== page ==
Named the UN Secretary-General’s Special Envoy for the 2019 Climate Change Summit, Luis Alfonso de Alba is working to ensure that the world has the tools, the vision and the political will necessary to move forward on ambitious climate action for the benefit of all aspects of society.
“We will need a lot of political will to address the challenges that we confront,” said Ambassador de Alba, “but what we are doing today, what we committed to in the 2015 Paris Agreement, is simply not enough to reach the goal of keeping global warming to 1.5°C or 2°C”.
Recognizing that “we need to address a number of pending issues, like getting sufficient resources for activities both to reduce greenhouse gas emissions and to adapt to the challenges that climate change presents such as natural disasters,” the Special Envoy noted that climate action would be beneficial to all aspects of society.
“Climate action is not only possible, it’s not only urgent, it may be also a very good opportunity for a fundamental transformation of the way we produce, consume and the way our own economies develop,” he explained.
Climate change is “a problem that is not just affecting the environment,” stressed Mr. de Alba. “It touches on all the spheres of development and if we want to achieve sustainable development, fight poverty and eradicate diseases, etc., climate action is a fundamental thing, and will have far reaching impact on the future of our communities.”
Special Envoy de Alba’s described his task until the Summit as being to “raise the level of the political discussion, reach out to the highest levels of Government, the most important companies in the private sector and raise awareness.”
The Secretary-General’s Summit – meant to take place 23 September during the UN General Assembly’s high-level week – will bring together heads of State and Government, ministers, leaders of private sector initiatives, and non-profit organisations, for a discussion about concrete action and raised ambition.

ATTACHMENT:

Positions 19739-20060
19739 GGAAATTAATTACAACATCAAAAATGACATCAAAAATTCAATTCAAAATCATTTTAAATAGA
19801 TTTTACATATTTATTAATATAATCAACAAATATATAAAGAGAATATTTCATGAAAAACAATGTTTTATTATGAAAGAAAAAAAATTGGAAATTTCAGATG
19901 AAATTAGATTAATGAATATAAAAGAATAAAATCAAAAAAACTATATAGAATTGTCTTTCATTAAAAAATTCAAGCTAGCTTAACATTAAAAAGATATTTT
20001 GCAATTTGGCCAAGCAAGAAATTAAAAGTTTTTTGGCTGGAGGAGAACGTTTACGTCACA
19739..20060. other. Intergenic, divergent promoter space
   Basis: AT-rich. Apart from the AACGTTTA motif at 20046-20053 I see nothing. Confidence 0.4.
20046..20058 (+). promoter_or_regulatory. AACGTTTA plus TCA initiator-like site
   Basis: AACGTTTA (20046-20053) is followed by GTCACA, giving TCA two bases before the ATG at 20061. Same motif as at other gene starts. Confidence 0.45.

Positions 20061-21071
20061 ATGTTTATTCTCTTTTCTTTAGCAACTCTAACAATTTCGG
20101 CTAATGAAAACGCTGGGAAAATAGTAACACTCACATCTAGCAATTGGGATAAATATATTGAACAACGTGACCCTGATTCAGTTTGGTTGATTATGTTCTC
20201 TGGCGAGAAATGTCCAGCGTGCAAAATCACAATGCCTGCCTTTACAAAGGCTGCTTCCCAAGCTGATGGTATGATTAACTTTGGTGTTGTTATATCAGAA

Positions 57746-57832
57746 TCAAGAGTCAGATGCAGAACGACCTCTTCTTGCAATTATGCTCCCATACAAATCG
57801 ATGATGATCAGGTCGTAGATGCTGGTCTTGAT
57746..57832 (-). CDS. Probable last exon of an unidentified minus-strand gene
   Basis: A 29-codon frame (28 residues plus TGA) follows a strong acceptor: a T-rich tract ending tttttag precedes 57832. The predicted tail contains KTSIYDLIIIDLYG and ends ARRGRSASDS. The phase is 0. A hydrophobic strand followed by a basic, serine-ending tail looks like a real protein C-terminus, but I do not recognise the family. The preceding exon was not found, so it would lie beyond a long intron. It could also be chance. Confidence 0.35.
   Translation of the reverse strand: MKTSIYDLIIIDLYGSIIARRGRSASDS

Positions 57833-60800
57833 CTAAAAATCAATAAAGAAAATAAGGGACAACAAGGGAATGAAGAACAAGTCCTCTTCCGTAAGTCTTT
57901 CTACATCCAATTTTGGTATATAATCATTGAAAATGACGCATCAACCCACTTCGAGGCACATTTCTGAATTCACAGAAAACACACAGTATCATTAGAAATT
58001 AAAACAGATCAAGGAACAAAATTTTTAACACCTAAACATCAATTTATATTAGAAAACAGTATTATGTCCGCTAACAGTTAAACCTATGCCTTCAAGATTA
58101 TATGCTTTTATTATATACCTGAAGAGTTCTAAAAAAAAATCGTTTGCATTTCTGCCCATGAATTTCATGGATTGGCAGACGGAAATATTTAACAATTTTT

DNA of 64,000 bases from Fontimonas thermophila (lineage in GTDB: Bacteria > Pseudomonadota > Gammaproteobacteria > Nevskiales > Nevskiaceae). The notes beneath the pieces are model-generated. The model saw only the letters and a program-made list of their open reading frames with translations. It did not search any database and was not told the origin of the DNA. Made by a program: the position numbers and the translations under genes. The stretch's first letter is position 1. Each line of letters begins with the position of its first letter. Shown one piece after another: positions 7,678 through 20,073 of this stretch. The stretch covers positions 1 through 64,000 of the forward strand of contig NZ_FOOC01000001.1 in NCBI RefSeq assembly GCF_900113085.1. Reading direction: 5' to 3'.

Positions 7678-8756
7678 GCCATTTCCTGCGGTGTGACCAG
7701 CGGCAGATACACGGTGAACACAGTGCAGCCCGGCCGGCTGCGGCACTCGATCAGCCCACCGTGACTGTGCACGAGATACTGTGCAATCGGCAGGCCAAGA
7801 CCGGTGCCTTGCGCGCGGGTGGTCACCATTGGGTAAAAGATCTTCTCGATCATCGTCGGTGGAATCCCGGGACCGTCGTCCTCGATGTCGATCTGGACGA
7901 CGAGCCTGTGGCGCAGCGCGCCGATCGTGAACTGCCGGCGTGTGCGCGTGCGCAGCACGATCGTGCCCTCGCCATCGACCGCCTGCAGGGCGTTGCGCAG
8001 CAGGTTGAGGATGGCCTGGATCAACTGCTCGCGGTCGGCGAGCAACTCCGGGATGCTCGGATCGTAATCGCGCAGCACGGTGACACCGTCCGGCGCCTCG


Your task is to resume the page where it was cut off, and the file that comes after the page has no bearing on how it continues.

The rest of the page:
“It’s going to be fundamental for Governments to recognize that they need to work in a more open way with the different stakeholders, the business sector, and the international actors which have been playing an important role, as well as through different constituencies, raising awareness about the challenges and the opportunities of acting,” said the Ambassador.
“We need to map out what is happening, to identify initiatives, actors that can do better, and incentivize them to do it, and to do it not tomorrow, but immediately, because as we have seen from recent scientific reports, the situation could be extremely serious if we do not act now.”
Recognizing that “there are different capacities and different resources that are available to different countries and different actors,” Special Envoy de Alba explained that “we need to make sure that there is sufficient support from one to country to another,” not just from developed to developing nations but also through South-South cooperation.
“We do have developing countries that do have the capacity and the know-how to support other developing countries. So it’s not only a North-South divide, it’s a community of interest: we need to transfer technology, resources, knowledge in general, so that everybody can do their part”.
“We need to have a common understanding on the benefits of acting quickly and in a coordinated manner. We need to develop a sense of collective responsibility because this is a problem that cannot be solved by one country alone. All countries need to engage,” he noted.